The talk of these meek people had a strange enough sound in a formerly American ear. They were freemen, but they could not leave the estates of their lord or their bishop without his permission; they could not prepare their own bread, but must have their corn ground and their bread baked at his mill and his bakery, and pay roundly for the same; they could not sell a piece of their own property without paying him a handsome percentage of the proceeds, nor buy a piece of somebody else's without remembering him in cash for the privilege; they had to harvest his grain for him gratis, and be ready to come at a moment's notice, leaving their own crop to destruction by the threatened storm; they had to let him plant fruit trees in their fields, and then keep their indignation to themselves when his heedless fruit-gatherers trampled the grain around the trees; they had to smother their anger when his hunting parties galloped through their fields laying waste the result of their patient toil; they were not allowed to keep doves themselves, and when the swarms from my lord's dovecote settled on their crops they must not lose their temper and kill a bird, for awful would the penalty be; when the harvest was at last gathered, then came the procession of robbers to levy their blackmail upon it: first the Church carted off its fat tenth, then the king's commissioner took his twentieth, then my lord's people made a mighty inroad upon the remainder; after which, the skinned freeman had liberty to bestow the remnant in his barn, in case it was worth the trouble; there were taxes, and taxes, and taxes, and more taxes, and taxes again, and yet other taxes -- upon this free and independent pauper, but none upon his lord the baron or the bishop, none upon the wasteful nobility or the all-devouring Church; if the baron would sleep unvexed, the freeman must sit up all night after his day's work and whip the ponds to keep the frogs quiet; if the freeman's daughter -- but no, that last infamy of monarchical government is unprintable; and finally, if the freeman, grown desperate with his tortures, found his life unendurable under such conditions, and sacrificed it and fled to death for mercy and refuge, the gentle Church condemned him to eternal fire, the gentle law buried him at midnight at the cross-roads with a stake through his back, and his master the baron or the bishop confiscated all his property and turned his widow and his orphans out of doors.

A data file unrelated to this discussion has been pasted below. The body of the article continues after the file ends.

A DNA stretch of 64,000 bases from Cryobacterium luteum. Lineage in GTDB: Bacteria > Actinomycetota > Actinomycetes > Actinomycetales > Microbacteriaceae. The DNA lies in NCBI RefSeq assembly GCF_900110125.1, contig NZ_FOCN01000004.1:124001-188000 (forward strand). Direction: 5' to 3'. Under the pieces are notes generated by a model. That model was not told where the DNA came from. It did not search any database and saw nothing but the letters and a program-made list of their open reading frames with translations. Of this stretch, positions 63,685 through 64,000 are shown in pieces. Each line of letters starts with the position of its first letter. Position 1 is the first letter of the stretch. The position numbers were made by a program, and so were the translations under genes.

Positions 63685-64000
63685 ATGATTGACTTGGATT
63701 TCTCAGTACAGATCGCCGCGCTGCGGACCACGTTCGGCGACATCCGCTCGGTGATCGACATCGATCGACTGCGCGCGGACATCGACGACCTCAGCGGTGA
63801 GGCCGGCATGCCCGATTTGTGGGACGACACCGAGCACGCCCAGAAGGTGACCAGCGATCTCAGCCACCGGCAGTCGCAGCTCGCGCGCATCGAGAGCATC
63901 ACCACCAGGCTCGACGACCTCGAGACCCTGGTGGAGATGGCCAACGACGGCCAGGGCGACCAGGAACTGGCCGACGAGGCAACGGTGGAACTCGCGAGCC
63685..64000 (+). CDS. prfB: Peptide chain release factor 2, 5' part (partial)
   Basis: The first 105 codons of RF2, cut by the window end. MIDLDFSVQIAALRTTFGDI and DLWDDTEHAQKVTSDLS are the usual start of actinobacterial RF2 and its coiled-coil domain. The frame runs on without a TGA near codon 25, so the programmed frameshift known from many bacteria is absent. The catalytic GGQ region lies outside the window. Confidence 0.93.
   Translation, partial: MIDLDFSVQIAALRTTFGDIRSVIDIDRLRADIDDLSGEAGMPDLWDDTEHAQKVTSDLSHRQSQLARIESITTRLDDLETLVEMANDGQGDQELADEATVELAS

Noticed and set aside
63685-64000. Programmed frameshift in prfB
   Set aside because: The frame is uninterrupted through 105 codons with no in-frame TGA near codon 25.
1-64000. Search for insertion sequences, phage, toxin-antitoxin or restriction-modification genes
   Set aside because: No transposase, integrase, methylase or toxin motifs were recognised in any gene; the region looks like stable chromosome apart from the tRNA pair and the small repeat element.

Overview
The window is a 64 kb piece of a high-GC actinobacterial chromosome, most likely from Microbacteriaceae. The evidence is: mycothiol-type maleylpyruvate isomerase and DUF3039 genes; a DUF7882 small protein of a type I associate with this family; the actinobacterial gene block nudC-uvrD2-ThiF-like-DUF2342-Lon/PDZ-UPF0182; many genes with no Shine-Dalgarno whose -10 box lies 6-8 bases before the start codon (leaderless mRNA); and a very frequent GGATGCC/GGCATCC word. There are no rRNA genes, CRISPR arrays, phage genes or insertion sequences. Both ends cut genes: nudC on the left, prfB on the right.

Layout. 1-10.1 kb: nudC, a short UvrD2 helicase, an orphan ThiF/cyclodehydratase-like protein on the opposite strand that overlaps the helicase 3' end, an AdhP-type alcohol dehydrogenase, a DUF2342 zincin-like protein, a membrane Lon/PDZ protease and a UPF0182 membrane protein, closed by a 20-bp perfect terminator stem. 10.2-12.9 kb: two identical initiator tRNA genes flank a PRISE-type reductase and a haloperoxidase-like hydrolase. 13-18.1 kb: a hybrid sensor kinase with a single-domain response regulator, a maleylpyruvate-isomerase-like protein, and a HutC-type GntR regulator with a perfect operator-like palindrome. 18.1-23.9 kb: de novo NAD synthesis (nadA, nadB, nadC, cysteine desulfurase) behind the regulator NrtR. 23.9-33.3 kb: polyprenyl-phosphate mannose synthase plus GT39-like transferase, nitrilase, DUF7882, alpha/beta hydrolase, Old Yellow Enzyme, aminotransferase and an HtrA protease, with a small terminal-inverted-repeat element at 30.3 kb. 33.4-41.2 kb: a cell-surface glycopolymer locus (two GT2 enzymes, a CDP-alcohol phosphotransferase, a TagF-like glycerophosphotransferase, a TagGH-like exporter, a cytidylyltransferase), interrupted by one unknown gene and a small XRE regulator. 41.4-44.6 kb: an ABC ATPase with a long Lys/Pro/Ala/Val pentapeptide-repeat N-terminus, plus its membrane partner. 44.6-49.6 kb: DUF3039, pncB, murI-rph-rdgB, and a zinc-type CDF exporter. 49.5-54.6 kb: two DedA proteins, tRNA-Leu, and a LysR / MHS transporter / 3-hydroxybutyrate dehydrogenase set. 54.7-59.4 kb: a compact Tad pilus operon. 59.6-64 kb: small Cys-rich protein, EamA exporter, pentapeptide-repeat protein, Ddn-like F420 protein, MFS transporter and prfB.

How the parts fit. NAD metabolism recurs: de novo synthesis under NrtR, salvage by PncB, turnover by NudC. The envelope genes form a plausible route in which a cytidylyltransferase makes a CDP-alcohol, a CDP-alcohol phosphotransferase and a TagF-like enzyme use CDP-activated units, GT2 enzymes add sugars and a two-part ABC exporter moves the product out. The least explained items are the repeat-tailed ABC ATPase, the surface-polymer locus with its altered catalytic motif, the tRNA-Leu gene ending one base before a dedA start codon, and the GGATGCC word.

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Night approached, and with it a storm. The darkness came on fast. We must camp, of course. I found a good shelter for the demoiselle under a rock, and went off and found another for myself. But I was obliged to remain in my armor, because I could not get it off by myself and yet could not allow Alisande to help, because it would have seemed so like undressing before folk. It would not have amounted to that in reality, because I had clothes on underneath; but the prejudices of one's breeding are not gotten rid of just at a jump, and I knew that when it came to stripping off that bob-tailed iron petticoat I should be embarrassed.   With the storm came a change of weather; and the stronger the wind blew, and the wilder the rain lashed around, the colder and colder it got. Pretty soon, various kinds of bugs and ants and worms and things began to flock in out of the wet and crawl down inside my armor to get warm; and while some of them behaved well enough, and snuggled up amongst my clothes and got quiet, the majority were of a restless, uncomfortable sort, and never stayed still, but went on prowling and hunting for they did not know what; especially the ants, which went tickling along in wearisome procession from one end of me to the other by the hour, and are a kind of creatures which I never wish to sleep with again. It would be my advice to persons situated in this way, to not roll or thrash around, because this excites the interest of all the different sorts of animals and makes every last one of them want to turn out and see what is going on, and this makes things worse than they were before, and of course makes you objurgate harder, too, if you can. Still, if one did not roll and thrash around he would die; so perhaps it is as well to do one way as the other; there is no real choice. Even after I was frozen solid I could still distinguish that tickling, just as a corpse does when he is taking electric treatment. I said I would never wear armor after this trip.   All those trying hours whilst I was frozen and yet was in a living fire, as you may say, on account of that swarm of crawlers, that same unanswerable question kept circling and circling through my tired head: How do people stand this miserable armor? How have they managed to stand it all these generations? How can they sleep at night for dreading the tortures of next day?   When the morning came at last, I was in a bad enough plight: seedy, drowsy, fagged, from want of sleep; weary from thrashing around, famished from long fasting; pining for a bath, and to get rid of the animals; and crippled with rheumatism. And how had it fared with the nobly born, the titled aristocrat, the Demoiselle Alisande la Carteloise? Why, she was as fresh as a squirrel; she had slept like the dead; and as for a bath, probably neither she nor any other noble in the land had ever had one, and so she was not missing it. Measured by modern standards, they were merely modified savages, those people. This noble lady showed no impatience to get to breakfast -- and that smacks of the savage, too. On their journeys those Britons were used to long fasts, and knew how to bear them; and also how to freight up against probable fasts before starting, after the style of the Indian and the anaconda. As like as not, Sandy was loaded for a three-day stretch.   We were off before sunrise, Sandy riding and I limping along behind. In half an hour we came upon a group of ragged poor creatures who had assembled to mend the thing which was regarded as a road. They were as humble as animals to me; and when I proposed to breakfast with them, they were so flattered, so overwhelmed by this extraordinary condescension of mine that at first they were not able to believe that I was in earnest. My lady put up her scornful lip and withdrew to one side; she said in their hearing that she would as soon think of eating with the other cattle -- a remark which embarrassed these poor devils merely because it referred to them, and not because it insulted or offended them, for it didn't. And yet they were not slaves, not chattels. By a sarcasm of law and phrase they were freemen. Seven-tenths of the free population of the country were of just their class and degree: small "independent" farmers, artisans, etc.; which is to say, they were the nation, the actual Nation; they were about all of it that was useful, or worth saving, or really respect-worthy, and to subtract them would have been to subtract the Nation and leave behind some dregs, some refuse, in the shape of a king, nobility and gentry, idle, unproductive, acquainted mainly with the arts of wasting and destroying, and of no sort of use or value in any rationally constructed world. And yet, by ingenious contrivance, this gilded minority, instead of being in the tail of the procession where it belonged, was marching head up and banners flying, at the other end of it; had elected itself to be the Nation, and these innumerable clams had permitted it so long that they had come at last to accept it as a truth; and not only that, but to believe it right and as it should be. The priests had told their fathers and themselves that this ironical state of things was ordained of God; and so, not reflecting upon how unlike God it would be to amuse himself with sarcasms, and especially such poor transparent ones as this, they had dropped the matter there and become respectfully quiet.